Analysis: The recent Tennessee Court of Appeals decision of Timothy Scott Marcum v. Haskel Ayers, No. E2012-00721-COA-R3-CV, 2012 WL 4859126 (Tenn.Ct.App. October 15, 2012) discussed a basic settlement agreement between two parties and the validity of the agreement. The plaintiffs and defendants entered into a contract of sale for property in 2005. Marcum at 1. The real estate purchase contract consisted of an agreement that the property was sold by the defendants to the plaintiffs on an "as is" basis. Marcum at 1. After the purchase the plaintiffs began to experience problems with the house and raised concerns about these problems with the defendants. Marcum at 1. In June 2006, the parties executed a "settlement letter" which provided as follows: "The fifty-two hundred dollars ($5200) [sic] is accepted, in full, for damages to Mountain Ayers. This will be the final settlement paid on this property."
Sometime after the execution of the settlement agreement the plaintiffs experienced further problems and therefore sued the defendants. Marcum at 1. The defendants asserted that the June 2006 settlement letter was a settlement of all claims. Marcum at 1. The trial court granted summary judgment for the defendants and found the settlement letter was “not ambiguous and constituted a full and complete release of any and all claims growing out of the sale of Defendants' residence to Plaintiffs, whether past, present or future.” Marcum at 1. The plaintiff’s appealed and the question on appeal was whether the basic broad language in the "settlement agreement" prevented the plaintiff from filing suit for later discovered damages.
The Tennessee Court of Appeals found the language in this settlement agreement was a complete release of all claims including future undiscovered claims. The court found that a settlement letter with a release is considered a contract and therefore standard rules of construction for interpreting a contract are used in construing a release. Marcum at 3. (citing Jackson v. Miller, 776 S.W.2d 115, 117 (Tenn. Ct. App. 1989)).
The court then discussed the specific rules of contract interpretation that should be used to determine the validity of a release. Marcum at 3. The court relied upon the Tennessee Court of Appeals decision of Kafozi v. Windward Cove, LLC, 184 S.W.3d 693, 698-99 (Tenn. Ct. App. 2005) which found as follows:
In resolving a dispute concerning contract interpretation, our task is to ascertain the intention of the parties based upon the usual, natural, and ordinary meaning of the contract language. A determination of the intention of the parties “is generally treated as a question of law because the words of the contract are definite and undisputed, and in deciding the legal effect of the words, there is no genuine factual issue left for a jury to decide.” The central tenet of contract construction is that the intent of the contracting parties at the time of executing the agreement should govern. The parties' intent is presumed to be that specifically expressed in the body of the contract. “In other words, the object to be attained in construing a contract is to ascertain the meaning and intent of the parties as expressed in the language used and to give effect to such intent if it does not conflict with any rule of law, good morals, or public policy.”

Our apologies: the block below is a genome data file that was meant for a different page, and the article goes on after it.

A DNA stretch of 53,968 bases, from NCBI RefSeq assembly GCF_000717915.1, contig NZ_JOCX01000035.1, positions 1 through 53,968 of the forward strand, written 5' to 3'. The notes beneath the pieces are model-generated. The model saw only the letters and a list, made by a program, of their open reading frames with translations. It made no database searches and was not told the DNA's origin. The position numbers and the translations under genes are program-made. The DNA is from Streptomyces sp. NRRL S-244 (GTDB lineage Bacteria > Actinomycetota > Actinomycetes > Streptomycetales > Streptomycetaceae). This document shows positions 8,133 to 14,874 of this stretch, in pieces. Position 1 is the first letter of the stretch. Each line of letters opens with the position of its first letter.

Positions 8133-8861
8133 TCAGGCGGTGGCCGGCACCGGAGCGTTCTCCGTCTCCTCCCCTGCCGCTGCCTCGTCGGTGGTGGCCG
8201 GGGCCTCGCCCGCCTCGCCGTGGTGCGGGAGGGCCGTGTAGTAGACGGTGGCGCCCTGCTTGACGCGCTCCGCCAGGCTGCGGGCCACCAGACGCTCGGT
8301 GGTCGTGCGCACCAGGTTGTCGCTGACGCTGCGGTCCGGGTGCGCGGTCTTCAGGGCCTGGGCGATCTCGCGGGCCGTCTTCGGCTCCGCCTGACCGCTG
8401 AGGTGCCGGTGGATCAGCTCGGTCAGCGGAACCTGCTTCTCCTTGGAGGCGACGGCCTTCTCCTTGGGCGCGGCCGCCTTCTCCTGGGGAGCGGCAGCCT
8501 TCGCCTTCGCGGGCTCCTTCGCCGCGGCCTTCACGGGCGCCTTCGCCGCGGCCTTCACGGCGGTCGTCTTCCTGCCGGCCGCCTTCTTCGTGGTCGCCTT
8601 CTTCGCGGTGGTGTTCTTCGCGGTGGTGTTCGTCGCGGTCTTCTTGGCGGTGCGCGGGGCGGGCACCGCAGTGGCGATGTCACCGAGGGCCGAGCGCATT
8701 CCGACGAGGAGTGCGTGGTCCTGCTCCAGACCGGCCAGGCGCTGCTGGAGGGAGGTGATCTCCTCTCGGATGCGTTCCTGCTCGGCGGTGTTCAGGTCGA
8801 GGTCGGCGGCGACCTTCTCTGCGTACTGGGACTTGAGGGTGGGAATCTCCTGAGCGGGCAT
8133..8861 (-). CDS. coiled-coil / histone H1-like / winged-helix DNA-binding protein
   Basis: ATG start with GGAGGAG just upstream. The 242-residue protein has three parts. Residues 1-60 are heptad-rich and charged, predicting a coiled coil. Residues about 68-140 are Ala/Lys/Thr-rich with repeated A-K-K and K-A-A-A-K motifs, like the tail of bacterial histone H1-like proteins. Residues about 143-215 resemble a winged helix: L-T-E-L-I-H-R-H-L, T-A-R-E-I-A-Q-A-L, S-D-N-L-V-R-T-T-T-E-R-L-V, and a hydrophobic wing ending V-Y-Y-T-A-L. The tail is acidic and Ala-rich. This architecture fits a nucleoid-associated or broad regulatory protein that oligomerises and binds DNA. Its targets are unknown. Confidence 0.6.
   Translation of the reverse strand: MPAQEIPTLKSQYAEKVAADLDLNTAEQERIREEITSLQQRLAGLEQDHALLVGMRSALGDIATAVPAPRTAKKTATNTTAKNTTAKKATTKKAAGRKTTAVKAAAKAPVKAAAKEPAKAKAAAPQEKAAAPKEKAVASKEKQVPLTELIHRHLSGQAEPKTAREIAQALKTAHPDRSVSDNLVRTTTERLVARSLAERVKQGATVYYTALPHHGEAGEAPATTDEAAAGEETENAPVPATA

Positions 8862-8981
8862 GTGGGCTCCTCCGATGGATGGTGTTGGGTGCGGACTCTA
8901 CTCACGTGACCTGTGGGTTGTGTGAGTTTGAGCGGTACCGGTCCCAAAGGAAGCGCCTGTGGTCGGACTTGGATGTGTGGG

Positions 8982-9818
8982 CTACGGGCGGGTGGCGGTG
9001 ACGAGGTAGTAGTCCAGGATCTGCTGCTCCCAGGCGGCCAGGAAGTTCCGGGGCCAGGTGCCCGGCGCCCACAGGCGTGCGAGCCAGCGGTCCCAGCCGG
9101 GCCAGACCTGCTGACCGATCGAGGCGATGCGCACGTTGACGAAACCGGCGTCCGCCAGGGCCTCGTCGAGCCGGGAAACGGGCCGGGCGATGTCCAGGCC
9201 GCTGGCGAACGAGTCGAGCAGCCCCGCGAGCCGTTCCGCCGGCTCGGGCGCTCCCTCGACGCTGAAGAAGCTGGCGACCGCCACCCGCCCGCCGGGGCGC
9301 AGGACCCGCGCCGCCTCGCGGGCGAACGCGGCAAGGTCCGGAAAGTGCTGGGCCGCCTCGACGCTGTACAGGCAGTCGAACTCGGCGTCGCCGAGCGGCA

This Court's initial task in construing the Contract at issue is to determine whether the language of the contract is ambiguous. If the language is clear and unambiguous, the literal meaning of the language controls the outcome of the dispute. A contract is ambiguous only when its meaning is uncertain and may fairly be understood in more than one way. If the contract is found to be ambiguous, we then apply established rules of construction to determine the intent of the parties. Only if ambiguity remains after applying the pertinent rules of construction does the legal meaning of the contract become a question of fact. (citations omitted) Kafozi at 698 - 699.
As a result, the court found that the basic two sentence settlement agreement between the parties was a complete settlement of all claims regarding the sale of the property and any damages discovered after the settlement were also included. Marcum at 3. The plaintiff tried to argue certain terms were not defined and were ambiguous such as "home," "damages," and "this property". Marcum at 3. However, the court found this argument was disingenuous and the language in the release was clear and unambiguous enough to constitute a full and complete settlement of all claims. Marcum at 4. The court then noted, “it is an often-cited principle in this jurisdiction that ‘[i]n the absence of mistake or fraud, the courts will not create or rewrite a contract simply because its terms are harsh or because one of the parties was unwise in agreeing to them." Marcum at 4. (citing Towe Iron Works, Inc. v. Towe, 243 S.W.3d 562, 569 (Tenn. Ct. App. 2007).
This case shows the strength of even basic settlement agreement language between two parties. Now don’t get me wrong, I am not suggesting that all settlement agreements should be this basic and broad. It is much better to have a full detailed description of the terms of the settlement and the understanding of the parties. However, this case shows that even the most basic language can effectively bar a subsequent suit over the same issues if the language is clear and unambiguous.
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